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General IPv6 quirks on OS X

Started by nathana, March 01, 2012, 04:40:12 PM

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So I've got a tunnel set up with HE and have spent the past several days playing with v6 on as many platforms as possible, and have run into a few frustrating issues with some of them.  On this thread, I hope to document the problems I've run into on OS X, and see if anyone else has run into these issues and/or if I'm just being stupid.

I'm not running the tunnel directly TO an OS X machine; the tunnel is being terminated on a a MikroTik RouterOS box.  OS X is getting IPv6 via the router either via direct ethernet or via a PPTP connection (I've tried both).  So far I only have experience with Leopard (10.5.x) and Snow Leopard (10.6.x).

1) Neither Leopard nor Snow Leopard seem to support getting DNS information automatically via either DHCPv6 or via the RDNSS extensions to RA, as far as I can tell.  (Rumor has it that Lion/10.7 now supports both; any anecdotal evidence to back this up?)

2) If I connect via PPTP to the IPv6 router and manually add (IPv6-reachable) static DNS resolvers to the PPTP interface, OS X does not ever seem to use any of those resolvers.  Instead, it sends AAAA lookups to the default IPv4 resolvers configured under the main network interface.  (At least it actually performs quad-A lookups.)

3) After a random period of time, it seems as though OS X "forgets" my IPv6 default route added via stateless autoconf.  It just flat-out disappears from the routing table.  I either have to re-add it by hand with route(8) or disable and then re-enable IPv6 on the interface in question to force stateless autoconf to add it back.  If I add it manually, OS X never forgets that routing table entry.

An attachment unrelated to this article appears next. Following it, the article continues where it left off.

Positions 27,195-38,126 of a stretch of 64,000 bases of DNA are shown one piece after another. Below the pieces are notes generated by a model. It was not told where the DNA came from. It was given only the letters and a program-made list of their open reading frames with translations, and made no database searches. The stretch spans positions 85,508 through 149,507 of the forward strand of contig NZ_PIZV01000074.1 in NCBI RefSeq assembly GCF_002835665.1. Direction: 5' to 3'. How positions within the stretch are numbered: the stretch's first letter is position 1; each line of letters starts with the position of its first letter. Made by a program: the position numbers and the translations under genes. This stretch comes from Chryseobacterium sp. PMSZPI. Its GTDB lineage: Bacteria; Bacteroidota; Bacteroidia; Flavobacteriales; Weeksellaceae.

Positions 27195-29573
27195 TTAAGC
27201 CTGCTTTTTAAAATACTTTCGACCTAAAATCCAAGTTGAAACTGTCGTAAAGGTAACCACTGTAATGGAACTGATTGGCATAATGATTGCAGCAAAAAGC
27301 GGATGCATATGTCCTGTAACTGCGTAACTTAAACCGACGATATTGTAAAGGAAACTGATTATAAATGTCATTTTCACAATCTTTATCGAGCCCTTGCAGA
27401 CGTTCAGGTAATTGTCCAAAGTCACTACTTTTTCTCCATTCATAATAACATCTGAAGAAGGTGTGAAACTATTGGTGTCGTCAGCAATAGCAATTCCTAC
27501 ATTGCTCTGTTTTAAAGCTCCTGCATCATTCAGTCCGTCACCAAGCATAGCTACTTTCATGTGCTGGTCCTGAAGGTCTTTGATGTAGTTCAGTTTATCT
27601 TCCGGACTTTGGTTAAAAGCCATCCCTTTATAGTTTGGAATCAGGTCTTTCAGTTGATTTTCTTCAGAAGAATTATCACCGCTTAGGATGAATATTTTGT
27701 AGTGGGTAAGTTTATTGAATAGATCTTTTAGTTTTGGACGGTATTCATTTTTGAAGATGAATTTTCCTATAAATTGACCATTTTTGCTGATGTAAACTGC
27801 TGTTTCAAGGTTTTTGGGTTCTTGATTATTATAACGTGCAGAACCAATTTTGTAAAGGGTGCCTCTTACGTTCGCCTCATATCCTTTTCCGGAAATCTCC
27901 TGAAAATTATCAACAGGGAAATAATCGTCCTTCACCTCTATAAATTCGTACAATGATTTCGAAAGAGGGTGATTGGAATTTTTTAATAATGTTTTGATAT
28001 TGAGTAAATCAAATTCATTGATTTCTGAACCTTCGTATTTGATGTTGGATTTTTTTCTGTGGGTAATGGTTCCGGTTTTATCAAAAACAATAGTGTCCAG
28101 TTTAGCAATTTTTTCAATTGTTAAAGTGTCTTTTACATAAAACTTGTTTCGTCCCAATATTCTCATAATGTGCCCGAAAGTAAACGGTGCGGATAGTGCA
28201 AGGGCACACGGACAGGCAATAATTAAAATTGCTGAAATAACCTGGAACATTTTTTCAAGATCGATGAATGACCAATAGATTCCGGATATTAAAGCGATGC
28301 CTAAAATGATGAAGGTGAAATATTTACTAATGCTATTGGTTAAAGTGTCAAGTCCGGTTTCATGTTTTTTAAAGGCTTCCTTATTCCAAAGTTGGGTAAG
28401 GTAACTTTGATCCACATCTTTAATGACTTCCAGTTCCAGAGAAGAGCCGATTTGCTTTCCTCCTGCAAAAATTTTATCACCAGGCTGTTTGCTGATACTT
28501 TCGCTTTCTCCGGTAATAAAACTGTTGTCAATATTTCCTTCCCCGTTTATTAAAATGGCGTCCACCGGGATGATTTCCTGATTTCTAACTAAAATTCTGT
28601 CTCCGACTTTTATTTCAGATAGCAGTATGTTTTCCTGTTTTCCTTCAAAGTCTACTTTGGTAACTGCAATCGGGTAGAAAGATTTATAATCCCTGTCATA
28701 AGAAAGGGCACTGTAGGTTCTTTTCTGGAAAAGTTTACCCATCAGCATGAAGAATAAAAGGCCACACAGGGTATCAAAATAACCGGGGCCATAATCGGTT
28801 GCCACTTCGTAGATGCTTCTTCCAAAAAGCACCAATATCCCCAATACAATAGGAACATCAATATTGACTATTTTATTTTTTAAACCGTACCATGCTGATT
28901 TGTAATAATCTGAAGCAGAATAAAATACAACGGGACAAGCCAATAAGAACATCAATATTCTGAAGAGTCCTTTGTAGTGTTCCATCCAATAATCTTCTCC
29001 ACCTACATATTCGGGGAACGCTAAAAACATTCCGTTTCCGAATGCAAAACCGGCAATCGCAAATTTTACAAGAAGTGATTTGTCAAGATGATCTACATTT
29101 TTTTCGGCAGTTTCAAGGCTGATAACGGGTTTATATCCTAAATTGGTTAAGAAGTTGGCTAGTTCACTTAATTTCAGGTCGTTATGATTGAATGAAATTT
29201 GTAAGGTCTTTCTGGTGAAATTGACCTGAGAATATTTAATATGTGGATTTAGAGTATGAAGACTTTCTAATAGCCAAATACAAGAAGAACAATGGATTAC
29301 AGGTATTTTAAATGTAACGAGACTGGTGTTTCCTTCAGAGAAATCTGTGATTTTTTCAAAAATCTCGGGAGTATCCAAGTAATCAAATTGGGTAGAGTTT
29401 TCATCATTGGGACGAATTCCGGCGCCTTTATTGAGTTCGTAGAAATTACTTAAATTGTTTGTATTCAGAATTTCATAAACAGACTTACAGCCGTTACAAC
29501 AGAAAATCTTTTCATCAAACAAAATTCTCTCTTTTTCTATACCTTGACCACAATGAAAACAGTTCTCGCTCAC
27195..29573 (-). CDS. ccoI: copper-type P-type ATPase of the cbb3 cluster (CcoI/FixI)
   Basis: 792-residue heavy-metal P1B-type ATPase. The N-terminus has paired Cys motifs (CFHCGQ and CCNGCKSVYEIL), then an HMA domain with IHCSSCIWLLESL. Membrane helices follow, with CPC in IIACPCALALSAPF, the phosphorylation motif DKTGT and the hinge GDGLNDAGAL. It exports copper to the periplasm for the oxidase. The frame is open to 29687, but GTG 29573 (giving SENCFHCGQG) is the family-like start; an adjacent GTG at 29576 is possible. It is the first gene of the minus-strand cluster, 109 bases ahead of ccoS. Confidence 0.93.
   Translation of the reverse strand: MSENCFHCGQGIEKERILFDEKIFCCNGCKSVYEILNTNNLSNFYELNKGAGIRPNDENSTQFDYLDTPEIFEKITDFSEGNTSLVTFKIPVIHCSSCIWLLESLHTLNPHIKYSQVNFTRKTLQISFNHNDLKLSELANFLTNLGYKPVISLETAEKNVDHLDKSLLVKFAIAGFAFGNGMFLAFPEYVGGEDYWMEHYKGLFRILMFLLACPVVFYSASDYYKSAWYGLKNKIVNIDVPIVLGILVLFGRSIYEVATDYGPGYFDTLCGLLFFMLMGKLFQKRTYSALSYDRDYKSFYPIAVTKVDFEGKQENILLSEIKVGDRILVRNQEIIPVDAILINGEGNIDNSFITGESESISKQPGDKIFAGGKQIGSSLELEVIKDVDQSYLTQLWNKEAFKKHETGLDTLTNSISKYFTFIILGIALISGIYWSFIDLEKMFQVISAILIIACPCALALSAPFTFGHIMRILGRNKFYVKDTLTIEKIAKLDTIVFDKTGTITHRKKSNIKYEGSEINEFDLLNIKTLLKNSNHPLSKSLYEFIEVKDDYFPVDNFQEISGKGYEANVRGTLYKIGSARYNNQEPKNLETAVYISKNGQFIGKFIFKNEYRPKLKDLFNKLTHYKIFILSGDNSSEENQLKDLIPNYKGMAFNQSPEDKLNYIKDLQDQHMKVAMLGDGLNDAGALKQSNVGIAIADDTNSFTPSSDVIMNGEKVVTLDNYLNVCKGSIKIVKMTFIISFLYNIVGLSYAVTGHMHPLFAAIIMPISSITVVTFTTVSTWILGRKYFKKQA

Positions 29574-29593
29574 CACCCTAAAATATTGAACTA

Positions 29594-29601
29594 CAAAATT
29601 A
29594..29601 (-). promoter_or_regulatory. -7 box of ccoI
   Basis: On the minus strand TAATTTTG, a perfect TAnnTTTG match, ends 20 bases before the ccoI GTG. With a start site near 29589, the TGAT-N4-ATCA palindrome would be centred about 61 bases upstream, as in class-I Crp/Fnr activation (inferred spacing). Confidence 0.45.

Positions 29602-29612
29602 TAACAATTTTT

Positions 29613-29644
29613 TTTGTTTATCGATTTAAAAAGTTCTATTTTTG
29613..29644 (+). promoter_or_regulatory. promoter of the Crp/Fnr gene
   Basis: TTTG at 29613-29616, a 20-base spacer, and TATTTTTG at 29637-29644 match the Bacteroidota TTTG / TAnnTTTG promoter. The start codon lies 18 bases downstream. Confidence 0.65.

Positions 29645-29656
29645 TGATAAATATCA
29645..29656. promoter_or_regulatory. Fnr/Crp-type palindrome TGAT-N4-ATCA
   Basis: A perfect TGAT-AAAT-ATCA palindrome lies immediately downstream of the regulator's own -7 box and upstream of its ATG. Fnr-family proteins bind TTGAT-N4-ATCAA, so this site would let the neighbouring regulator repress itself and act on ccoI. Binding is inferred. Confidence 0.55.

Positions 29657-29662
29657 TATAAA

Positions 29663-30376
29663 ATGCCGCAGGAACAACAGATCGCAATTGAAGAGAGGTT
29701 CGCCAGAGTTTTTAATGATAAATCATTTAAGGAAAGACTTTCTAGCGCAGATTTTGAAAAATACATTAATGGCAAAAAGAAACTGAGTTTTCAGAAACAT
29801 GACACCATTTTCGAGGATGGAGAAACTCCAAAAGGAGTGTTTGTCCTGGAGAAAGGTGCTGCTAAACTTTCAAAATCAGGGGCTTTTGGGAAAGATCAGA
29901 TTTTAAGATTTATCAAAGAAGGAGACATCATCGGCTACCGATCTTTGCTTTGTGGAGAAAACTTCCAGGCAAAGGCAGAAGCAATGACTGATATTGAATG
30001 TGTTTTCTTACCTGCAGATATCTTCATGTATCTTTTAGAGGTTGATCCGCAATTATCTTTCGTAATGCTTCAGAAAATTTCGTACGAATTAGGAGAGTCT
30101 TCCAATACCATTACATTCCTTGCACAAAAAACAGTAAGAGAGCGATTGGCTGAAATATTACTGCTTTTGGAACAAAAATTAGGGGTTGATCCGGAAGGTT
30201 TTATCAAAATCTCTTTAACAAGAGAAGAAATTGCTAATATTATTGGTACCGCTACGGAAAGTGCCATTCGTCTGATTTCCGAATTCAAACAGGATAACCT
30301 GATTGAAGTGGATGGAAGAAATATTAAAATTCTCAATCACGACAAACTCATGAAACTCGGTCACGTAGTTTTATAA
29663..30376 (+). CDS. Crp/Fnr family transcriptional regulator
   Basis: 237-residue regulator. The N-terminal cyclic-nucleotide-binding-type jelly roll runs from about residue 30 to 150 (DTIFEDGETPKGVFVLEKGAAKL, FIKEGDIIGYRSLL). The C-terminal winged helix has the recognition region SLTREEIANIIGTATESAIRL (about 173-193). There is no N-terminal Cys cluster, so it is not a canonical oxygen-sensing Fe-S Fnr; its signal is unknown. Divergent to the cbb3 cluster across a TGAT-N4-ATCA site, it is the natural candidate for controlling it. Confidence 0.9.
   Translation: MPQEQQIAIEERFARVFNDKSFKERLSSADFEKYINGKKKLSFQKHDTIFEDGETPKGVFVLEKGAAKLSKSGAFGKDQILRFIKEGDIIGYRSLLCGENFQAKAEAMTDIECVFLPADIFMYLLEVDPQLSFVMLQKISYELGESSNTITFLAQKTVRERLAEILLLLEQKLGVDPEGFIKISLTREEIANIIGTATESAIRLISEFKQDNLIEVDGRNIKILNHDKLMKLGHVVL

If you have any experience with IPv6 on OS X and can suggest workaround for any of the above problems, I would be extremely grateful.


-- Nathan


So I finally tried out OS X Lion, and...ugh, it seems to be even more broken than the previous versions.

1) The "Happy Eyeballs" dual-stack policy that Apple came up with is *terrible*. (http://lists.apple.com/archives/Ipv6-dev/2011/Jul/msg00022.html / http://lists.apple.com/archives/Ipv6-dev/2011/Jul/msg00014.html). I understand the motive, but if you're going to do that to people, at least give me the opportunity to turn that crap off on my own machine.

2) IPv6-only PPP is still broken, meaning that you have to explicitly "sysctl -w net.inet6.ip6.accept_rtadv=1" in order to get it to listen to IPCPv6-encapsulated router advertisements from the other endpoint (I forgot to mention this in my original post). Except now doing so causes all sorts of other fun: IPv6 can no longer be disabled on a per-interface basis (which, okay, I'll go along with that), but instead can be set to link-local only. However, if you change that accept_rtadv MIB in order to fix PPP, it has system-wide ramifications. Like, oh, causing interfaces set to be link-local only to listen to RA and act on them.

3) Again, this is a PPP thing, but this was the icing on the cake for me: you turn on listening for RA across PPP links, OS X IPv6 goes through its SLAAC motions, adds a default route...but it's not usable. It's like it is not there. (...and, yes, I do have "Sent all traffic over VPN connection" checked.) The default is in the routing table plain-as-day (netstat -rn) but you go to ping6 or traceroute6 something and what you get back is 'no route to host'. Oh, and THIS IS THE BEST PART!: 'route delete -inet6 default' says 'not in table', even though IT'S RIGHT THERE! So now every time I bring up a PPP session that I want to use as my exclusive IPv6 path out, I have to go manually add myself a default route entry like an idiot and watch it stick it alongside the one that was autoconf'd by SLAAC/RA.

-- Nathan